Rotten Egg or Sulfur Smell Coming from Diesel Exhaustby Robert Moore
Diesel exhaust has always had a significant smell compared to the smell of a gasoline engine's exhaust, but in general it shouldn’t exhibit much of a sulfurous smell. A sulfur or rotten egg smell is exactly that, the presence of hydrogen sulfide in the exhaust system. There are a number of causes for the rotten egg smell you are experiencing, including a source of stench that may not even have anything to do with the exhaust or engine at all.
A Bit More About Diesel
Diesel fuel is often referred to as diesel oil because it is refined from crude oil, just like gasoline. Interestingly enough, diesel produces more energy than gasoline at 147,000 BTU per gallon as opposed to gasoline's 125,000 BTU. There is always going to be a certain amount of sulfur in diesel fuel, which depends largely on the quality of the crude oil it was made from. The different companies that produce diesel fuel are bound to certain specifications; however, the amount of sulfur in any given company's diesel fuel will vary.
Types of Diesel
There are two different types of diesel; Basic diesel and ULSD, or ultra low sulfur diesel. Regular diesel can have up to 5000 parts per million of sulfur to be legally sold within the United States, as to where ULSD-rated diesel can have a maximum of 15 parts per million. Technically, there are three different grades of diesel fuel rated for use with diesel engines: No. 1-D S15, or ULSD, which is rated at a maximum of 15 PPM, No.1-D S500 can have a maximum of 500 PPM and NO.1-D S5000, which can have a maximum rating of 5000 PPM.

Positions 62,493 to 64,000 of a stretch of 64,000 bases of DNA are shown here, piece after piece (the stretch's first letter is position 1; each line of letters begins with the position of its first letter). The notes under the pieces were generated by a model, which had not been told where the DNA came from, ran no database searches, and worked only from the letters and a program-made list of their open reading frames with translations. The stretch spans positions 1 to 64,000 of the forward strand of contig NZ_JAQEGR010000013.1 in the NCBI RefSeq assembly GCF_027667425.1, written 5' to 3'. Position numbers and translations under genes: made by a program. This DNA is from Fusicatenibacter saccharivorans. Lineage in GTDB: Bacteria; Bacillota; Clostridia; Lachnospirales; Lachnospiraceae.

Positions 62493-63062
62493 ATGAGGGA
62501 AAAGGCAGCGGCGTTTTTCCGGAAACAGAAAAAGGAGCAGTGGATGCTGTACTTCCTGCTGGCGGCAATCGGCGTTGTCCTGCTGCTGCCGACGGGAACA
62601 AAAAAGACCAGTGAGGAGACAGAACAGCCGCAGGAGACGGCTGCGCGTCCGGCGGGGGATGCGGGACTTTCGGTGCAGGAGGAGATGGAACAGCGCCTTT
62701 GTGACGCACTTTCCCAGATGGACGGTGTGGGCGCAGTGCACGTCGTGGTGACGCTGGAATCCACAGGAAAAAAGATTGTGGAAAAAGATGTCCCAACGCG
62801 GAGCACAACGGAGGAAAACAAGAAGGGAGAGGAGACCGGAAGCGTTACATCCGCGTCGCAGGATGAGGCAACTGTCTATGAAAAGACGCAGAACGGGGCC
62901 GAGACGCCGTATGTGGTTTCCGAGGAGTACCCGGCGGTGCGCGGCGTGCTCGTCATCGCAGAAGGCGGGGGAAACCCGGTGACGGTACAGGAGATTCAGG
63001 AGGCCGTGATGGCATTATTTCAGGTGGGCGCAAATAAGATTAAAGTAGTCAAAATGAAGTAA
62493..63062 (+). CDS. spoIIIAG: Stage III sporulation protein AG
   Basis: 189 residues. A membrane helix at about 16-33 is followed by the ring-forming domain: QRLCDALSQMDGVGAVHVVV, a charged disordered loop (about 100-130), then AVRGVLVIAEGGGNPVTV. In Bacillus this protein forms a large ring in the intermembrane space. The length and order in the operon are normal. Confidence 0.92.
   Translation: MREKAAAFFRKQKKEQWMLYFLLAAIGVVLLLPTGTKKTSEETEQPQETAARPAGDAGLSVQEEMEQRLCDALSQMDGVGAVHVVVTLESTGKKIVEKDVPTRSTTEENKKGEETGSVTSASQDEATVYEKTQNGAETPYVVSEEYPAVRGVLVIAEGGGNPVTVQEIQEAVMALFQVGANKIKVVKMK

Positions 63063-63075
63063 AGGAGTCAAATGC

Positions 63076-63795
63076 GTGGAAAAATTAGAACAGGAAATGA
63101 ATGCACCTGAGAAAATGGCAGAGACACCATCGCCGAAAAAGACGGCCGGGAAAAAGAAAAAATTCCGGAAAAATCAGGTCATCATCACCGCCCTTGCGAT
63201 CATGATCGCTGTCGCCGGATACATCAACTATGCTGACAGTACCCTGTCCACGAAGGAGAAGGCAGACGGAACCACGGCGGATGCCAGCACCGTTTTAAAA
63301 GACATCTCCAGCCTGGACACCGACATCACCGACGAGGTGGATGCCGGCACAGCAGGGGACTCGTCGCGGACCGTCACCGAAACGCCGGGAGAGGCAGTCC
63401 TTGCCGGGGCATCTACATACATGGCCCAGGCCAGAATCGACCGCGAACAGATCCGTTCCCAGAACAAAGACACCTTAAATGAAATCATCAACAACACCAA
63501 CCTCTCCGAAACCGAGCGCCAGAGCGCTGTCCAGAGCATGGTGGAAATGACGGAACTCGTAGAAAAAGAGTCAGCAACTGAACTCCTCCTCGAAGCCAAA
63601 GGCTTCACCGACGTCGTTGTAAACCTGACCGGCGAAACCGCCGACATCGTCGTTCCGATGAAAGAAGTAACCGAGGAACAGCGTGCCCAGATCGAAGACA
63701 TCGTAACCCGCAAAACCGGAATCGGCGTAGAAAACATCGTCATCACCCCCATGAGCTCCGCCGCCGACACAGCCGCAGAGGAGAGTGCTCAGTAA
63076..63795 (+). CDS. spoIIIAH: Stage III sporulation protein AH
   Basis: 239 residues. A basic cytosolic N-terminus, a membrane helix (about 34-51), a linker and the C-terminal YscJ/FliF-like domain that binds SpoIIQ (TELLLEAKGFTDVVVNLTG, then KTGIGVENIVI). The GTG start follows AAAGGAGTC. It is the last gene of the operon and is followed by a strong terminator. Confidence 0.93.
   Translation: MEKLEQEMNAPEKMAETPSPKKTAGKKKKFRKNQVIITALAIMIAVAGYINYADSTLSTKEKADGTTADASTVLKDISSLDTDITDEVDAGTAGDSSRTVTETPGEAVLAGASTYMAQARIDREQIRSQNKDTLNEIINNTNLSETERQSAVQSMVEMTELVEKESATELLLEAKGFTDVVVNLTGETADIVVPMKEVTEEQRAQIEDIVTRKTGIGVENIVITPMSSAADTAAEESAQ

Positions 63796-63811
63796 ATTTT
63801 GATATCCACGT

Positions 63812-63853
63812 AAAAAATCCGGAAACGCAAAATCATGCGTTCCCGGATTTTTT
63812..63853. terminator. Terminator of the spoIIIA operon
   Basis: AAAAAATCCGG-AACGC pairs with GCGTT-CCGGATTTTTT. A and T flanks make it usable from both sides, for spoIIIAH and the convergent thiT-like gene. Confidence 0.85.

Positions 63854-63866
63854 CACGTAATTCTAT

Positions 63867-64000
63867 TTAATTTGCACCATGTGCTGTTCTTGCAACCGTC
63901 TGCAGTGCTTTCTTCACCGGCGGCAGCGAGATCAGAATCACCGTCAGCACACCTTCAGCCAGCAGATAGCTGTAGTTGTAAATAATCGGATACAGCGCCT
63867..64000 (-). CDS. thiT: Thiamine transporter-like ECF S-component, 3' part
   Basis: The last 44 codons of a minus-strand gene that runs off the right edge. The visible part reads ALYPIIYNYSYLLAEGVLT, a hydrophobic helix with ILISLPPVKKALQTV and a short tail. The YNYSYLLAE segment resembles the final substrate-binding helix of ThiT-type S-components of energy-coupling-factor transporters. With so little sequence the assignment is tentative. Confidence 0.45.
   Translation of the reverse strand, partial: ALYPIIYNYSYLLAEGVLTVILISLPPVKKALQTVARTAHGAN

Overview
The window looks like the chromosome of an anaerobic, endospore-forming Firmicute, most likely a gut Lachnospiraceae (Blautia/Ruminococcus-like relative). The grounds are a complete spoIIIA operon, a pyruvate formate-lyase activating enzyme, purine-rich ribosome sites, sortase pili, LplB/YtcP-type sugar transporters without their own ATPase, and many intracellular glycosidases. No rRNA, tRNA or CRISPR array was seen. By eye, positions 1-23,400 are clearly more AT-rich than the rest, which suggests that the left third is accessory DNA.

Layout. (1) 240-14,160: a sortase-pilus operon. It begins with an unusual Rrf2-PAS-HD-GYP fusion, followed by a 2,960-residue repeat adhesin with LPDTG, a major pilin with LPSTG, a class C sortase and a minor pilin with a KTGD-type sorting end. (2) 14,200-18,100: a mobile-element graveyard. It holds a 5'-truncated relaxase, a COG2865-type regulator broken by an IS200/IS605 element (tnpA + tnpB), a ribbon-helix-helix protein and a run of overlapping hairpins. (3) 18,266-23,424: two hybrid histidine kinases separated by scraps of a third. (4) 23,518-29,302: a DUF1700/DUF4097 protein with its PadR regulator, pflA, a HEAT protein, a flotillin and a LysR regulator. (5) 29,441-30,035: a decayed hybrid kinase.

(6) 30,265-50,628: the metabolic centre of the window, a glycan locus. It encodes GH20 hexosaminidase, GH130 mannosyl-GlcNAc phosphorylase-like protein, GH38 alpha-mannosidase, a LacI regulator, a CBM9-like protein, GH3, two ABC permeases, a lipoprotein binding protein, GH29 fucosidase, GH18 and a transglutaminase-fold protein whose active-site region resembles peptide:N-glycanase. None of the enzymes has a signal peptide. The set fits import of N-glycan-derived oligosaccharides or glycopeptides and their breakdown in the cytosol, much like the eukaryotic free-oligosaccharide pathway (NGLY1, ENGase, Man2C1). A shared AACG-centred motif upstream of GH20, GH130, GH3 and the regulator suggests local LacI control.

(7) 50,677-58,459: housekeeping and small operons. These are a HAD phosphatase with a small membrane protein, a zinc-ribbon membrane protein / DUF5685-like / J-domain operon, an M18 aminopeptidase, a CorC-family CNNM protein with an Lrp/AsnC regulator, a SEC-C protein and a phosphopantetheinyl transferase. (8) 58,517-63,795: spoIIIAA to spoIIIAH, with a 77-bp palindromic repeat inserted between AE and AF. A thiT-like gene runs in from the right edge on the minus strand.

Sulfur Smell in Exhaust
There are a couple of things than can cause a sulfur smell to be emitted with your exhaust gases. The first of which depends on the quality of the fuel available from your local gas station. If your gas station supplies the lowest grade of diesel, there could be up to 5000 PPM in sulfur content, which could cause a light-to-moderate sulfur or rotten egg smell in your exhaust. Pay attention to the grade of fuel you purchase, as a ULSD-grade diesel fuel -- noted on the pump -- has a lower sulfur content. ULSD-grade fuel can often be found at more popular or brand name gas stations. The only other likely cause for the sulfur smell, barring fuel quality, is either too much fuel being wasted and burning off in the catalytic converter or a clogged catalytic converter that releases too much sulfur. However, your vehicle may not be equipped with a catalytic converter, since diesel engines release lower amounts of noxious gases compared to gasoline. If your vehcile has a catalytic converter and ULSD grade fuel doesn’t solve your problem, you should probably look into replacing the converter.
Often a noticeable sulfur smell in the cab can be confused for a rotten egg smell in the exhaust. The only thing under the hood that will likely emit a sulfur smell would be your battery or batteries, depending on your vehicle's set up. This will involve looking into your alternator or generator's performance, as well as the voltage and amperage it should be supplying. An alternator that is faulty or has a bad external regulator could be overcharging the battery, causing the electrolytic fluid inside to boil; which in turn creates a sulfur smell. Let your engine idle for a while and inspect your battery. If there is fluid escaping the caps on the top of the battery, your charging system probably has a fault that needs to be diagnosed and repaired immediately. Keep in mind that an over charged battery poses the risk of a potentially deadly explosion, making it a good idea to wear safety glasses and fire-proof clothing when inspecting the battery and charging system.
Robert Moore started writing professionally in 2002. His career started has head writer and Web designer for VFW post 1224 in Hamburg, Michigan. He has prepared business plans, proposals and grant requests. Moore is a state of Michigan-certified mechanic and is pursuing an Associate of Arts in automotive technology from Lansing Community College.